More than five million people in Australia's second-biggest city of Melbourne have been ordered into a snap week-long lockdown, as officials blamed a slow vaccine roll-out and hotel quarantine failures for another virus outbreak.
Stay-at-home orders will apply to Melbourne and surrounding Victoria state from midnight for seven days, acting state Premier James Merlino told residents, as the cluster doubled to 26 cases.
"In the last day, we've seen more evidence we're dealing with a highly infectious strain of the virus, a variant of concern, which is running faster than we have ever recorded," Mr Merlino said.
The variant detected is known as B.1.617 - which has spread widely in India - and is believed to have been transmitted from a traveller who returned to Australia from overseas.
Schools, pubs and restaurants are set to close, while gatherings will be banned and mask-wearing made mandatory.
New Zealand has already suspended its travel bubble with Victoria and residents are now being shut out of other Australian states, prompting major airlines to slash Melbourne services.
The "circuit-breaker" lockdown is designed to allow contact tracers to get on top of cases, with residents permitted to leave home only for essential reasons including getting vaccinated.
Mr Merlino said the conservative federal government's sluggish vaccine roll-out was partly to blame for the latest lockdown, saying it was "not where it should be".
"If more people were vaccinated, we might be facing a very different set of circumstances than we are today. But sadly we are not," he said.
It is the fourth time Australia's second-biggest city has been plunged into lockdown since the pandemic began, including nearly four months of harsh restrictions last year.
Thousands of people across Melbourne were already self-isolating after positive cases attended dozens of locations including two separate Aussie Rules football matches, a series of nightclubs and a medieval battle re-enactment.
Victoria's Acting Premier James Merlino says there will be only five reasons to leave home – exercise, care, work, essential supplies and getting vaccinated - as a snap week-long lockdown begins in the city of Melbourne | Read more: https://t.co/vuR6Sdmk45 pic.twitter.com/1hbv582D9d— RTÉ News (@rtenews) May 27, 2021
Slow vaccine roll-out
In recent months, Australians had largely been enjoying few restrictions after the country successfully contained the spread of coronavirus, but critics say a glacial vaccine roll-out has left the nation vulnerable to outbreaks from hotel quarantine facilities.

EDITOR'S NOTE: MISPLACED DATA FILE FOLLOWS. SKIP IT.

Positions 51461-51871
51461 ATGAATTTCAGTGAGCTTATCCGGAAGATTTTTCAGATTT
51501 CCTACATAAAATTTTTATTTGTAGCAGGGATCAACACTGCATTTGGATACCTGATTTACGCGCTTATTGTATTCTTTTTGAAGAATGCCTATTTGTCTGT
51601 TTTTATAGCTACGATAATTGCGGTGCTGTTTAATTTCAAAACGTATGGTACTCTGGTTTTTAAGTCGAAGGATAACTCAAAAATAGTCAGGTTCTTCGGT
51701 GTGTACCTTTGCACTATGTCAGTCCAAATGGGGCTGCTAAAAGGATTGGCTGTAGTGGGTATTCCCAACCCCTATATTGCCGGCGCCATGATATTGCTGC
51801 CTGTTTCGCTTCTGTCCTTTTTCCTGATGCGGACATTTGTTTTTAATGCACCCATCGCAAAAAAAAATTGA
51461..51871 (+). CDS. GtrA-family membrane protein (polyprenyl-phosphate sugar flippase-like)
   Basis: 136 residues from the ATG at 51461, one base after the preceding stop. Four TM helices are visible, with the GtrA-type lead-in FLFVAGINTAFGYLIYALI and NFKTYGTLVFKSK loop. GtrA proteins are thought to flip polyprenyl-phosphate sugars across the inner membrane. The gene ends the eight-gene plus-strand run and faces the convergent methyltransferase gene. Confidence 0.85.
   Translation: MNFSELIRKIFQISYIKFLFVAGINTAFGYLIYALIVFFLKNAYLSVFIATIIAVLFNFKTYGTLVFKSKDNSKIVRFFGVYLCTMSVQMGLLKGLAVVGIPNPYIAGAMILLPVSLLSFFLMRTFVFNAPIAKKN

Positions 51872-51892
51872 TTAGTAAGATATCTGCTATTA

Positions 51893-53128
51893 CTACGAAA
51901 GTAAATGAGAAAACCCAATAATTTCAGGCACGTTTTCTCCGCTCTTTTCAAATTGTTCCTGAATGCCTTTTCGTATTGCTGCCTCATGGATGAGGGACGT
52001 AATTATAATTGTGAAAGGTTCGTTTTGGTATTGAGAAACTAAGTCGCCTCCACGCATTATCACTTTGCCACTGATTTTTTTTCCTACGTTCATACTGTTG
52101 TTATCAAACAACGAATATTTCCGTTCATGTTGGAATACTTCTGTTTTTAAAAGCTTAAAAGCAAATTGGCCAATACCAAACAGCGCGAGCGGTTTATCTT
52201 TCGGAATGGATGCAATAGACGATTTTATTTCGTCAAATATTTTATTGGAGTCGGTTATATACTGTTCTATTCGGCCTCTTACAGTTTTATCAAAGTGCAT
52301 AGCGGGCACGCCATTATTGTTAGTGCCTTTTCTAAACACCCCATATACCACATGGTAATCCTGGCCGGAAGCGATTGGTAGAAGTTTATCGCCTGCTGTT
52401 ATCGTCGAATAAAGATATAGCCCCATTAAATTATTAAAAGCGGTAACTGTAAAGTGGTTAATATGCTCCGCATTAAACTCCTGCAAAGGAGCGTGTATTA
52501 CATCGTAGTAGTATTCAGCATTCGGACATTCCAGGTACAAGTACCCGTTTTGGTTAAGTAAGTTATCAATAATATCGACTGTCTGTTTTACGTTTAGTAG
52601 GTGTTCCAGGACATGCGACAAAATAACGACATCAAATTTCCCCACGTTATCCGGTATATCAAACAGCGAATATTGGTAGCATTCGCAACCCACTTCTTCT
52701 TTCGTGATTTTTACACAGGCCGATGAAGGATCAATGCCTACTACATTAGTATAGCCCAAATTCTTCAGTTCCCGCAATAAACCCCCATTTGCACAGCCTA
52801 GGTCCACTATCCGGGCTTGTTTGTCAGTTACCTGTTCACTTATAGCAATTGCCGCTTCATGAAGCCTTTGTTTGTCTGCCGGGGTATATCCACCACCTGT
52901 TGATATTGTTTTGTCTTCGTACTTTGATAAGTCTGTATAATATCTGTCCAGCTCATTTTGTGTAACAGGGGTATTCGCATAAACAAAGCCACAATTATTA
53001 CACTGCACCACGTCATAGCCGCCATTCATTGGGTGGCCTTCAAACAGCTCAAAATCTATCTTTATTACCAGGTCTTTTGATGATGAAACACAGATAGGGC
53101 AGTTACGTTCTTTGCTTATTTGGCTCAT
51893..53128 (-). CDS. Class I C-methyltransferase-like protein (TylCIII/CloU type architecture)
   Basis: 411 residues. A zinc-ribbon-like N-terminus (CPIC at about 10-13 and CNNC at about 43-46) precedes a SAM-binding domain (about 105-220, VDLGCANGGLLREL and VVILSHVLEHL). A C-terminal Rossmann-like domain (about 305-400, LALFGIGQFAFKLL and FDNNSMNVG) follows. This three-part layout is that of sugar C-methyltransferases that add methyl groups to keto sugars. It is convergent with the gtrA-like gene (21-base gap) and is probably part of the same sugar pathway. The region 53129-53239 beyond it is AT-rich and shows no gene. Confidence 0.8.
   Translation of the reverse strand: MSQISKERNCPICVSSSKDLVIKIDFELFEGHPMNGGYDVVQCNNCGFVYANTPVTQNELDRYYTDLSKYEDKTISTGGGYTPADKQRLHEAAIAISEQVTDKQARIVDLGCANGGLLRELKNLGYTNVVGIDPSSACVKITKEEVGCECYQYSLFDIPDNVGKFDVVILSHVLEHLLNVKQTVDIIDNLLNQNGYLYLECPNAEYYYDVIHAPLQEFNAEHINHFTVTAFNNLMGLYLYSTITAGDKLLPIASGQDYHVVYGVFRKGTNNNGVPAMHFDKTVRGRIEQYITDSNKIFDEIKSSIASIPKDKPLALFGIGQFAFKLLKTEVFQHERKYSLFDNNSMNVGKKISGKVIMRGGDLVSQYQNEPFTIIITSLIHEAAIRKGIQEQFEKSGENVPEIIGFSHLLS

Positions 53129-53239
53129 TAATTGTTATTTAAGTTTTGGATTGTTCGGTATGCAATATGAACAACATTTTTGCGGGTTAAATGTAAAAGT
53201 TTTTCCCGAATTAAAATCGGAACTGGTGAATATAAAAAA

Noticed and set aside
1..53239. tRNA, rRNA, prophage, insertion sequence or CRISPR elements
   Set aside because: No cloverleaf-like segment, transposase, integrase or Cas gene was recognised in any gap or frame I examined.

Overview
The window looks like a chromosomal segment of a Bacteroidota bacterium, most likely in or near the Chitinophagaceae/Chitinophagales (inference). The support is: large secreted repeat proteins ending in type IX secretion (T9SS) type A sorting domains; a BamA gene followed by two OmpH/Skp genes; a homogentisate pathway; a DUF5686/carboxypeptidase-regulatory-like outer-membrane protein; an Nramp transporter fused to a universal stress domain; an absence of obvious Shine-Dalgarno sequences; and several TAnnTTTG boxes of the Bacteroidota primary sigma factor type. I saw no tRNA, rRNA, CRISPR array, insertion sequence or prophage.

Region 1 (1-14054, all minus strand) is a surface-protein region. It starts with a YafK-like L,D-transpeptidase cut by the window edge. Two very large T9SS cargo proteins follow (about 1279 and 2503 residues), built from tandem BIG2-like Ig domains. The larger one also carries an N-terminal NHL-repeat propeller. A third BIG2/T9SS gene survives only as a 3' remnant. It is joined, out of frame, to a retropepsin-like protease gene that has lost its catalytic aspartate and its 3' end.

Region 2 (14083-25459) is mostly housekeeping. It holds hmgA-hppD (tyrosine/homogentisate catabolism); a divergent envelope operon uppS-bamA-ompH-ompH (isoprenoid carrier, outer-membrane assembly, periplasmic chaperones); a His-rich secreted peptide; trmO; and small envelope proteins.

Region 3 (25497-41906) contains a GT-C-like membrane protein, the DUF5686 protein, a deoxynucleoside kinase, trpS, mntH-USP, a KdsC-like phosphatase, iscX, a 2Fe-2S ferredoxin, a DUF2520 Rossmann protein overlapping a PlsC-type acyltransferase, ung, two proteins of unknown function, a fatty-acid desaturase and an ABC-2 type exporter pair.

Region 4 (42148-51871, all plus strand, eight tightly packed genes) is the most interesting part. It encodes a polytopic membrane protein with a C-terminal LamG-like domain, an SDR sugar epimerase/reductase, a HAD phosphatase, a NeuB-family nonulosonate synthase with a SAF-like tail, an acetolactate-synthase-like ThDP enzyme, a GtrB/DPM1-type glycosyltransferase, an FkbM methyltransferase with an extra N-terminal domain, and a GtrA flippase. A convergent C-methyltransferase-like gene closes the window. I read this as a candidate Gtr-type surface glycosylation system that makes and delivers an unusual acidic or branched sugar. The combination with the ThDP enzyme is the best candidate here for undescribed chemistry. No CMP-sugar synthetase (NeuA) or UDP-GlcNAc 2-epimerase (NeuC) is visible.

The virus has leaked out 17 times in six months, according to the federal opposition Labor party, which has slammed the conservative government for refusing to overhaul the system.
"If we had an alternative to hotel quarantine for this particular variant of concern, we would not be here today," Mr Merlino said.
Also under pressure over failing to meet initial vaccine delivery targets - with about 3.7 million vaccination doses administered so far in a population of 25 million - the government has pledged additional batches will be sent to Victoria in the coming weeks.
Prime Minister Scott Morrison batted away the criticisms, saying "no system is foolproof" and pointing to Australia's comparatively successful coronavirus response globally.
"We will do everything we can to protect the lives and livelihoods of Australians, and we have lost 910 souls to Covid already during the course of this pandemic. Of course that is not anything near what we have seen in other countries," he said.
Mr Morrison urged eligible Australians to get vaccinated, saying the "wonderful and enviable" way of life Down Under during much of the pandemic had led to some vaccine hesitancy.
Health Minister Greg Hunt added that first vaccine doses were now being delivered to the remaining aged care homes in Victoria, where hundreds died when the virus swept through the facilities last year.
In Melbourne, tens of thousands joined lengthy queues to be tested for Covid-19, while others rushed to get jabbed as the state opened up mass vaccination centres to people aged 40-49 for the first time.
Australia has recorded about 30,000 Covid-19 cases to date - the vast majority in Victoria during last year's second wave.